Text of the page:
Personal agilityGrowing Agility Your personal and emotional agility play an important role in your working relationships in two ways. Firstly, if you have a high level of personal agility you will find it easier to work and collaborate with your colleagues. This isn’t about always giving way to others - that might not always be the right course of action. What it’s really about is being able to be flexible in your behaviour and reactions. Those unpleasant thoughts and difficult emotions that we discussed in the ‘Emotional agility’ chapter are often the result of our interactions with others - if you can be mindful of your reactions, move beyond negative thoughts and find a way out of a challenging situation with a colleague it will help strengthen your relationship with them. Relationship agility. Relationship agility refers your ability to be flexible in your interactions with other people. 18 The second way personal agility can help is in affecting the mood of the whole team. Emotions can be contagious - in the hive-mind of a closely-knit group a bad mood can spread quickly, affecting morale and productivity. This is particularly true if the negative thoughts and feelings are coming from the leader of the team - if the leader is feeling good, then so does the rest of the group, but when they let negative emotions take over, it spreads like a virus, affecting every aspect of the group dynamic. This can happen without us even realising it.

Personal agilityGrowing Agility It’s human nature to mirror the feelings and behaviours of those around us. If the person we’re talking to smiles, so do we. If they are sad, our own faces will shift to a frown reflexively. If the members of the team (and the leader in particular) have a high level of emotional agility, it can make a huge difference in terms of keeping it happy and productive, as everyone makes an effort to keep their negative feelings under control and be mindful of the emotions of those around them. Emotional agility is a key factor when it’s time to join a new team. Starting a new job can be daunting at the best of times, and those who make the smoothest transition and fit in quickest will be those that have the highest level of emotional agility. 19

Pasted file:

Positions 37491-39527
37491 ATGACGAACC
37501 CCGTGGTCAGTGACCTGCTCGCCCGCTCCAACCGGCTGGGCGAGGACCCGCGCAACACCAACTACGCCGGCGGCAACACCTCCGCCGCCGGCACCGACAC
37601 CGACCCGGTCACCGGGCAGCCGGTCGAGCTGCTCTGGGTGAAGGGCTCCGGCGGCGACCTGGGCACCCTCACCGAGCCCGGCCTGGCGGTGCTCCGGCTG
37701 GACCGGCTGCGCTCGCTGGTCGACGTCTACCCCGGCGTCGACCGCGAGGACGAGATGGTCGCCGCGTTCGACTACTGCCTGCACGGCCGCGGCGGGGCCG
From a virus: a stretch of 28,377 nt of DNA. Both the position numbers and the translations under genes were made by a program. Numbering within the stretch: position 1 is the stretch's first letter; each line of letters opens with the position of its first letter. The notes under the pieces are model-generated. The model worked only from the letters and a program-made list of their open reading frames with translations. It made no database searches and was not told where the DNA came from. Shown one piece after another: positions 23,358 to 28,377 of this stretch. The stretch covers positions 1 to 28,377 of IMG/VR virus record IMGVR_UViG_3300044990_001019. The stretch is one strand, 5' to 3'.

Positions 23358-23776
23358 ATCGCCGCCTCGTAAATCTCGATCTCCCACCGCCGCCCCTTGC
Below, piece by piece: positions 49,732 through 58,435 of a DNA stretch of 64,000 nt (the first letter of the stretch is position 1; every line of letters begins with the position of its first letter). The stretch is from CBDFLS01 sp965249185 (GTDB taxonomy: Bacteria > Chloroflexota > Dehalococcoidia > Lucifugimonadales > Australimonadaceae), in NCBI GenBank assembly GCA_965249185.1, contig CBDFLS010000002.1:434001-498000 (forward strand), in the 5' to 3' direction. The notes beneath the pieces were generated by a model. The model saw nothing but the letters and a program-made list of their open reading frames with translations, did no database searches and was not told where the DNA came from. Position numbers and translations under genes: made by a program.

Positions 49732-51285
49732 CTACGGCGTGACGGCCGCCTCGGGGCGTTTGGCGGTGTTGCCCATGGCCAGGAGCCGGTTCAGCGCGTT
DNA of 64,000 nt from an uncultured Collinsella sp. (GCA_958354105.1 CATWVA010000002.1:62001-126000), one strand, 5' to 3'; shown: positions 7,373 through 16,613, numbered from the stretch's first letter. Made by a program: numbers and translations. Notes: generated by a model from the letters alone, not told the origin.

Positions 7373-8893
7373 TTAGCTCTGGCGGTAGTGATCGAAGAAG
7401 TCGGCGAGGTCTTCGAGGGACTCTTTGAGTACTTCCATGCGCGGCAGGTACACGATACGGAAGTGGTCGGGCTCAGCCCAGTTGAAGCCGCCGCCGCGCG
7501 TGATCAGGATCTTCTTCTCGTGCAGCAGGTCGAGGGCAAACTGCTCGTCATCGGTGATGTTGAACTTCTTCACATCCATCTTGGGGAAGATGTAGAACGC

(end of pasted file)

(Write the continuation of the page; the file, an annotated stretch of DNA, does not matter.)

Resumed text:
Personal agilityGrowing Agility 14 Laurence Gonzales, Surviving Survival: The Art and Science of Resilience Resilience is another kind of agility - it’s the speed with which you can adapt to a setback, and return to your normal level of productivity. If a client gives you negative feedback, does it throw you off for the rest of the day? If your boss rejects one of your ideas, how long will it be before you have the courage to pitch another? While you can’t always control your circumstances, at the very least you can strive to control your response, and agile minds find it much easier to climb back on the metaphorical horse after being bucked off. Laurence Gonzales, author of Surviving Survival: The Art and Science of Resilience writes about a concept called the “locus of control”. Gonzales claims that people either view themselves as having an internal locus of control, which means they fundamentally believe that they control their own Resilience. Even with a high level of personal agility, sometimes things will go wrong - we won’t react in quite enough time, or we’ll choose the wrong course of action. When things do go wrong and we’re blindsided, it’s resilience that allows us to recover and thrive again. 20 destiny, or they have an external locus of control, and believe that events happen purely by chance. According to Gonzales, those who believe they can directly control their experiences are better equipped to deal with adversity, suffer less stress, and respond better to criticism. The self-assurance that you are in control can result in a more optimistic outlook - it means that your problems are within your power to solve, and nothing is set in stone.14 Resilience isn’t an inborn trait - it’s a skill you can learn. A few small cognitive adjustments can transform a setback into an opportunity, and a major dip in motivation into a drive to better ourselves. The first step is to simply acknowledge what has happened, and carefully allow yourself to recognise two things about the situation: